X-Message-Number: 25236
Date: Mon,  6 Dec 2004 10:41:51 -0800
Subject: Corrections, to Robert
From: <>

Dear Robert:


"Once more, in my view, we do not live in a film-frame universe."

Absolutely. Physics does allow us to treat time as a spatial 
dimension, but this is a statement of our model, and in no way 
implies that time *is* a spatial dimension (let alone that it is 
quantized in the way the frames of a film are). It is clearly 
different than the other three dimensions, which would not be the 
case in the film-frame view.


You wrote:
"And again, there is in my view no distinction between the QE or 
'qualia experiencer' of RBR and the qualia themselves."

In my terminology, the QE is what exists, while the qualia are what 
happen to what exists. Qualia themselves, that is, the subjective 
sensations of my inner-life, do not exist---rather, they happen, in 
the same way that waving does not exist, but water does, and when 
waving happens to water, we say a wave 'exists'.

In your terminology, you would say, when (certain kinds) of change 
happen to the brain, a qualia experiencer 'exists'. This is simply 
an alternate definition of qualia experiencer. However, this qualia 
experiencer does indeed cease to exist when the subject loses 
consciousness, because while the brain still exists, the qualia do 

Indeed, over small enough time scales, your qualia experiencer does 
not exist, since experience is something that requires a relatively 
long amount of time in order to occur.

In my terminology, the qualia experiencer always exists, whether 
awake or asleep, because it is simply the physical thing in which 
changes of a certain kind correlate precisely with subjective 
experience. It exists even if the brain doesn't happen to be 
changing in the right way over a particular interval of time 
(whether on the microsecond scale, in the case of living brains, or 
the decade scale, in the case of frozen brains).

You wrote:

"An ocean wave consists of water undergoing a special type of 
movement; without the movement it would be inappropriate to say 
that what is left--just the water--is a wave or even potentially a 
wave. In other words, a wave is not something that happens to 
water; the combination of water and form IS the wave. If EITHER the 
water or the  form is lacking, there is no wave. "

And in the exact same way, there is no subjective 'I' when either 
the brain exists but does not change in the ways yielding 
subjective experience, or when the brain does not exist. So your 
definition is more of a 'subjective I' definition, while mine is an 
'objective I', whose purpose is to clearly delineate what exists 
from what happens.

Both can be useful.

You wrote:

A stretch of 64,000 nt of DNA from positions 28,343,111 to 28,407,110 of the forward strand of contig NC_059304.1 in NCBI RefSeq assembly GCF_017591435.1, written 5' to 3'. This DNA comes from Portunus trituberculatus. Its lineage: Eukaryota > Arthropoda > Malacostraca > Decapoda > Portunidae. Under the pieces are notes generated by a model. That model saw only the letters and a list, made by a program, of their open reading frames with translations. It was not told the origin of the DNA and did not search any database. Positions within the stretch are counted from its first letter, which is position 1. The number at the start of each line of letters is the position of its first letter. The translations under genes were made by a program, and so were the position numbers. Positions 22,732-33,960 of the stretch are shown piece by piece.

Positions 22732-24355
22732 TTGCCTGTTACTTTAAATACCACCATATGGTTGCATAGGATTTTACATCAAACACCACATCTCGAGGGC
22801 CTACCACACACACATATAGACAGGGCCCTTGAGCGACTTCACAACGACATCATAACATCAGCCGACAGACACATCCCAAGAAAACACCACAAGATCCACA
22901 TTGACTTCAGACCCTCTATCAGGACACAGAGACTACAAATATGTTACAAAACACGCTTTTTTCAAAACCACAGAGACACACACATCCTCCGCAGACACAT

"Somewhat similarly, I surmise, the 'self circuit' is perhaps some 
kind of standing wave in the brain, and modulations of this wave 
constitute the qualia, and the qualia constitute the person or the 
essence of the person."

Or it could be that firing of certain neural circuits correlates 
with experience. Or the collapse of entangled states (in quantum 
models of consciousness). Many possibilities at this point in the 

You wrote:

"Even if true, this does not necessarily solve all the 
philosophical problems, but it does open up possibilities. Even if 
the brain is totally quiescent at liquid nitrogen temperature, with 
a presumed interruption of the self circuit, there is still a 
(possibly very large) overlap in time  between predecessor and 
successor configurations, allowing reasonable (partial) 
identification of prior and later selves."

Perhaps a way of phrasing survival that would be more compatible 
with you:

(1) 'I' am the changes that happen to this brain (in which case, I 
may stop happening, if this brain stops changing, but I may resume 
at a later date, if this brain existed to that date; but if the 
brain is destroyed, then I can no longer happen, because I am the 
changes that happen to *this* brain);

Or if you like,

(2) 'I' am the changes that happen to this brain, together with 
this brain (in which case, I am both part a happening and part an 
existing thing; and the part of me that happens may stop, but as 
long as the part of me that exists continues to exist, the part of 
me that happens may resume, and I have survived).

where of course 'changes' refers to the specific changes correlated 
with subjective experience (but certainly dependent on other 
changes not so correlated).

Your preferred form of expression seems to be the combo (2). I 
would prefer (1), since it is cleaner and easier to communicate.

Best Regards,

Richard B. R.

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